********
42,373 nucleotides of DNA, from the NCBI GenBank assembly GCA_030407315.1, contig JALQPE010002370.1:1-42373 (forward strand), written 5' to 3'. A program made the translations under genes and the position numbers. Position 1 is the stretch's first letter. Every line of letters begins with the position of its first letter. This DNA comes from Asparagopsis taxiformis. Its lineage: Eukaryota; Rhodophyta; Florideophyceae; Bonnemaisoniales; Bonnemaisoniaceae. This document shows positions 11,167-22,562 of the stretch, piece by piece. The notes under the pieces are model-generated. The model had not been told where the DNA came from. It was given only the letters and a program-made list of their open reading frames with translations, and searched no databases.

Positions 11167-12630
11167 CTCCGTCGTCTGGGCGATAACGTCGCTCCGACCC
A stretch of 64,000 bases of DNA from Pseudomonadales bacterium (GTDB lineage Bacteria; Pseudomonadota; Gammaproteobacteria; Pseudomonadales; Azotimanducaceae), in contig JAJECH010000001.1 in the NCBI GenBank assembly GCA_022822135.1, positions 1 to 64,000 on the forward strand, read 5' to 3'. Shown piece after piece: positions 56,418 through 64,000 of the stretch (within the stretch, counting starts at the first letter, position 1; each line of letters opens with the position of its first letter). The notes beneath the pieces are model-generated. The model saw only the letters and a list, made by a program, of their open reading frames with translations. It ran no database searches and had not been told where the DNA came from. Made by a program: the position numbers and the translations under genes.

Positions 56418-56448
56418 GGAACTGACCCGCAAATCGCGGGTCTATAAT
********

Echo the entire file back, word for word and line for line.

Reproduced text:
42,373 nucleotides of DNA, from the NCBI GenBank assembly GCA_030407315.1, contig JALQPE010002370.1:1-42373 (forward strand), written 5' to 3'. A program made the translations under genes and the position numbers. Position 1 is the stretch's first letter. Every line of letters begins with the position of its first letter. This DNA comes from Asparagopsis taxiformis. Its lineage: Eukaryota; Rhodophyta; Florideophyceae; Bonnemaisoniales; Bonnemaisoniaceae. This document shows positions 11,167-22,562 of the stretch, piece by piece. The notes under the pieces are model-generated. The model had not been told where the DNA came from. It was given only the letters and a program-made list of their open reading frames with translations, and searched no databases.

Positions 11167-12630
11167 CTCCGTCGTCTGGGCGATAACGTCGCTCCGACCC
A stretch of 64,000 bases of DNA from Pseudomonadales bacterium (GTDB lineage Bacteria; Pseudomonadota; Gammaproteobacteria; Pseudomonadales; Azotimanducaceae), in contig JAJECH010000001.1 in the NCBI GenBank assembly GCA_022822135.1, positions 1 to 64,000 on the forward strand, read 5' to 3'. Shown piece after piece: positions 56,418 through 64,000 of the stretch (within the stretch, counting starts at the first letter, position 1; each line of letters opens with the position of its first letter). The notes beneath the pieces are model-generated. The model saw only the letters and a list, made by a program, of their open reading frames with translations. It ran no database searches and had not been told where the DNA came from. Made by a program: the position numbers and the translations under genes.

Positions 56418-56448
56418 GGAACTGACCCGCAAATCGCGGGTCTATAAT